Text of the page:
Over the past few weeks, nearly a dozen large meat processing plants have closed their doors due to widespread coronavirus among employees. Thousands of workers have become infected and at the time of publication, at least 20 have died.
At the same time, President Trump is invoking the Defense Production Act.
What is the Defense Production Act?
The act, which was officially passed in the 1950s, give the government power over private industries.
The Act gives the federal government broad authority to direct private companies to meet the needs of the national defense.
Over the decades, the law’s powers have been understood to encompass not only times of war but also domestic emergency preparedness and recovery from terrorist attacks and natural disasters.
The act authorizes the president to require companies to prioritize government contracts and orders seen as necessary for the national defense, with the goal of ensuring that the private sector is producing enough goods needed to meet a war effort or other national emergency.
It also authorizes the president to use loans, direct purchases and other incentives to boost the production of critical goods and essential materials.
Other provisions authorize the federal government to establish voluntary agreements with private industry and to block foreign mergers and acquisitions seen as harmful to national security. (source)
Reports say that President Trump, who refers to himself as a wartime president, is invoking the act over deep concerns about our supply chain.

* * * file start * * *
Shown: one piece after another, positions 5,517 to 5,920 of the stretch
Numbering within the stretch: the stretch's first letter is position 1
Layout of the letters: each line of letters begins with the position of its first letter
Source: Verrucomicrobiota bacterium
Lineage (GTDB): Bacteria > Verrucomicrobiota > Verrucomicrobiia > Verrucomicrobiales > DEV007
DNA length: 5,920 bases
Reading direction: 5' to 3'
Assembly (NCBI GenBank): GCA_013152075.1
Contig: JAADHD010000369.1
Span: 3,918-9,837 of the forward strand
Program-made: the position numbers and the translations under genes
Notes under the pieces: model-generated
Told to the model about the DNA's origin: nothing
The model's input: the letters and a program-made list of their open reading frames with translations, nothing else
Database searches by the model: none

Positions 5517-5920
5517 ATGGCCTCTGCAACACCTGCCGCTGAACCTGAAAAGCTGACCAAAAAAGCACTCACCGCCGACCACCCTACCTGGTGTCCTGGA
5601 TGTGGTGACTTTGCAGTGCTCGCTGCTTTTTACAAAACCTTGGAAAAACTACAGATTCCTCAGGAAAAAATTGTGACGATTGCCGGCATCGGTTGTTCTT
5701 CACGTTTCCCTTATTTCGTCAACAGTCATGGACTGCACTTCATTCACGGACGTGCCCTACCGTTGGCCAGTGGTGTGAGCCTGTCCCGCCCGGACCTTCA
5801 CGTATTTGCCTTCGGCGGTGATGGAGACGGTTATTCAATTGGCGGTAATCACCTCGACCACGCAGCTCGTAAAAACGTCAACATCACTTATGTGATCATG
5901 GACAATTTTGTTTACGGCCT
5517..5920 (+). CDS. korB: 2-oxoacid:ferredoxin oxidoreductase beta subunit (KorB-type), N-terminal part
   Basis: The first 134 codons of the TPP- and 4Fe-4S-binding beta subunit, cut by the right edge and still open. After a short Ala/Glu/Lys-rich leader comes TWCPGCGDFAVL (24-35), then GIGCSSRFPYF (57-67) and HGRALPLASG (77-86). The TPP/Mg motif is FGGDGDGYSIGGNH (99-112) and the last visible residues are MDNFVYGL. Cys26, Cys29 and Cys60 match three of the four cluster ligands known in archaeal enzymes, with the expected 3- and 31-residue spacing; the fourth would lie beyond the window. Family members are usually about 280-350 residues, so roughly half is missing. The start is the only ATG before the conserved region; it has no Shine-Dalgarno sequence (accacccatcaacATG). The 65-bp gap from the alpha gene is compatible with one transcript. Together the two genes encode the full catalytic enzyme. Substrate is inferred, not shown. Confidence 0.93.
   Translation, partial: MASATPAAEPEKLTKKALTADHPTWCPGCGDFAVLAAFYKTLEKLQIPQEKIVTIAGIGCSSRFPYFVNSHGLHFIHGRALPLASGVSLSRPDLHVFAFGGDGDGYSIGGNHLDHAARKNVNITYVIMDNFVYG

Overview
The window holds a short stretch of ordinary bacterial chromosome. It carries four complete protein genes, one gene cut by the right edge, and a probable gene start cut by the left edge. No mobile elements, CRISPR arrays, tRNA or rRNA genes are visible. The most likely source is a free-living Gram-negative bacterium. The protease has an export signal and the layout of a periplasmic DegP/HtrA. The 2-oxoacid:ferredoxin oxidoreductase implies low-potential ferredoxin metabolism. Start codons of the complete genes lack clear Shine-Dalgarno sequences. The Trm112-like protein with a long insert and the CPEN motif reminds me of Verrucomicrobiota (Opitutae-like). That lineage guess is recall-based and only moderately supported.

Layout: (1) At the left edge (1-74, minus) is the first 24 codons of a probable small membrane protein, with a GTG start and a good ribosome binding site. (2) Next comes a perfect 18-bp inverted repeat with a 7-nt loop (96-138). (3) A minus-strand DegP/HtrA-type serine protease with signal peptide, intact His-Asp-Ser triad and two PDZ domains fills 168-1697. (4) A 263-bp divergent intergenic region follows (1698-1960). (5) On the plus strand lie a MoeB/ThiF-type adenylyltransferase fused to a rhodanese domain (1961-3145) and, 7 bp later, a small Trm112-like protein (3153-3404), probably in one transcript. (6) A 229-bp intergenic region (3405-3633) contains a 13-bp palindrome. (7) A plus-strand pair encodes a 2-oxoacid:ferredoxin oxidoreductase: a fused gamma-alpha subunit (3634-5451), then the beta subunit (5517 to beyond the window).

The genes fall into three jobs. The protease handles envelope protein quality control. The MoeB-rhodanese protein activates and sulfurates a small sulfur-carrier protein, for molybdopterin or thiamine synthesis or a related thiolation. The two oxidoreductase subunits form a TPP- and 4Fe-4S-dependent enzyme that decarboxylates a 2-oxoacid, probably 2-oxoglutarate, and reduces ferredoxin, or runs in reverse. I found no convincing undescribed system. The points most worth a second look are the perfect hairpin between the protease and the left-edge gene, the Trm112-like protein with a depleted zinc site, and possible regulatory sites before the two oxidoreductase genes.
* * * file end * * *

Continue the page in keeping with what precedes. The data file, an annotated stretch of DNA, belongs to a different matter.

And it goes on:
What does this mean?
According to Bloomberg, the President will order the facilities will remain open due to a quickly evolving breakdown of our food supply chain.
President Donald Trump plans to order meat-processing plants to remain open as the nation confronts growing food-supply disruptions from the coronavirus outbreak, a person familiar with the matter said.
Trump plans to use the Defense Production Act to order the companies to stay open as critical infrastructure, and the government will provide additional protective gear for employees as well as guidance, according to the person. (source)
This is the spirit of how the Act was designed to be used. President Truman signed it into law over concerns about supplies and equipment during the Korean war and it has subsequently been used during disasters like hurricanes and other wars. Presidents Clinton and Bush both used it to supply California utilities during an energy crisis there. It was also used in early April to compel 3M to make N95 respirators. So its use is not unprecedented.
Unions are not pleased about this order.
According to Bloomberg’s report, it sets the stage for a showdown between industry giants and labor unions.
Sorry. No data so far.
Trump signaled the executive action at the White House on Tuesday, saying he planned to sign an order aimed at Tyson Foods Inc.’s liability, which had become “a road block” for the company. He didn’t elaborate.
The order, though, will not be limited to Tyson, the person said. It will affect many processing plants supplying beef, chicken, eggs and pork…